The most famous, and most visited, of all sites is the Goreme Open Air Museum. Museum is not really a good word to describe what is really both a miracle of nature and a living space for the people of Cappadocia, but for lack of a better word, it just has to do. It is a large space, with paths meandering among the rock formations, where you can climb stairways--usually indentations in the rocks--to reach the various openings that to my surprise turned out to be churches or abandoned homes that still bear the trace of the activities of the people who lived there. For example, you can identify circles that identified the cooking space, a rectangular indentation into the floor that signaled a water reservoir, and spaces carved into the wall upon which the inhabitants bedded themselves. There are also large spaces that are not separated into units that we can identify used to be gathering places for a few families or even the village. It is a fascinating place to explore, and if you are lucky, you would get there where the tour groups are not packing the place, to explore at your own leisure.
Another reason that Goreme is famous is for its churches. When people talk about churches, edifices come to mind. At Goreme, the churches are distinguished from the houses by the primitive frescoes that are carved into the ceilings of the cave dwellings. Some of the churches that left an imprint on me is the Sandal Church, mainly because it was one of the first we came upon, and because it was named for the marks of footprints outside the door, with a frescoe showing Judas' betrayal. Another is the Dark Church, named such because the few windows had allowed the frescoes to be preserved. Most interestingly, the church had what can be called a basement. On a lower level was a larder, kitchen, and refectory with tables and chairs cut right into the rock. The list goes on and on. What is unbelievable is that within a short loop path followed by most tourists, you would pass my so many churches. I started to wonder how each can attract followers, or whether there is a schedule where the church would take turn to do ceremonies, or whether people just go to church every spare minute they had. It's something I have not managed to learn.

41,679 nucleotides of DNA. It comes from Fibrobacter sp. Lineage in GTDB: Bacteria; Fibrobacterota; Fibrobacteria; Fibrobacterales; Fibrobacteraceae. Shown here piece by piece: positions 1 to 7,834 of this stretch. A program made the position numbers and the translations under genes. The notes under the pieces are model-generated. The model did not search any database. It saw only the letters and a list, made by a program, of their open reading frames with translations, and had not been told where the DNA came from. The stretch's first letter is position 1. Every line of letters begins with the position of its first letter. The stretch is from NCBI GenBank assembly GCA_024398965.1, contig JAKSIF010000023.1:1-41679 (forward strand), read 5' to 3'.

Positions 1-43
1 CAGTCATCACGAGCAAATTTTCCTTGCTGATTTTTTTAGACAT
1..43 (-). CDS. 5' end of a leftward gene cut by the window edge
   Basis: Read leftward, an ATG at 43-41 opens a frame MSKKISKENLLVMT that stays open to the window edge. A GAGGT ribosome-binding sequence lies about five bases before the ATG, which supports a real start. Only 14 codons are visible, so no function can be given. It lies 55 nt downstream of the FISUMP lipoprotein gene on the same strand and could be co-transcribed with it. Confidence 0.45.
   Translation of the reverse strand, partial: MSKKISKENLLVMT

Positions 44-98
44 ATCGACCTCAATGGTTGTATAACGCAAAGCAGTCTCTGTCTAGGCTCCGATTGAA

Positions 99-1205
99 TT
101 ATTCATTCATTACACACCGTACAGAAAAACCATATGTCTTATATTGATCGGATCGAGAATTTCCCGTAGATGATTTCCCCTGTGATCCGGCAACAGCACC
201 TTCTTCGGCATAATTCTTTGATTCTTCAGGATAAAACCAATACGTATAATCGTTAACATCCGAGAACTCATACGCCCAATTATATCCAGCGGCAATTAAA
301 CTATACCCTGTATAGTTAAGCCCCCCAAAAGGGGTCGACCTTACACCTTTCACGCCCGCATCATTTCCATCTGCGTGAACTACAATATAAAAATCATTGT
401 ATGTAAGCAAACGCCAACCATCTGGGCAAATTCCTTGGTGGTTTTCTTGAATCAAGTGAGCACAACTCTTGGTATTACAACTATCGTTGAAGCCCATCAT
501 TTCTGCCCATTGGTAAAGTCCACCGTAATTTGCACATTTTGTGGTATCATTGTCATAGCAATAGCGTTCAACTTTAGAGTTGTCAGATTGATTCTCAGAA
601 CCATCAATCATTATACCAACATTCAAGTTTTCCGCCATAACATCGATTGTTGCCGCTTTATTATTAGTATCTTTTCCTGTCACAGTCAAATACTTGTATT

The Goreme Open Air Museum has been a member of UNESCO World Heritage List since 1984, and was one of the first two UNESCO sites in Turkey.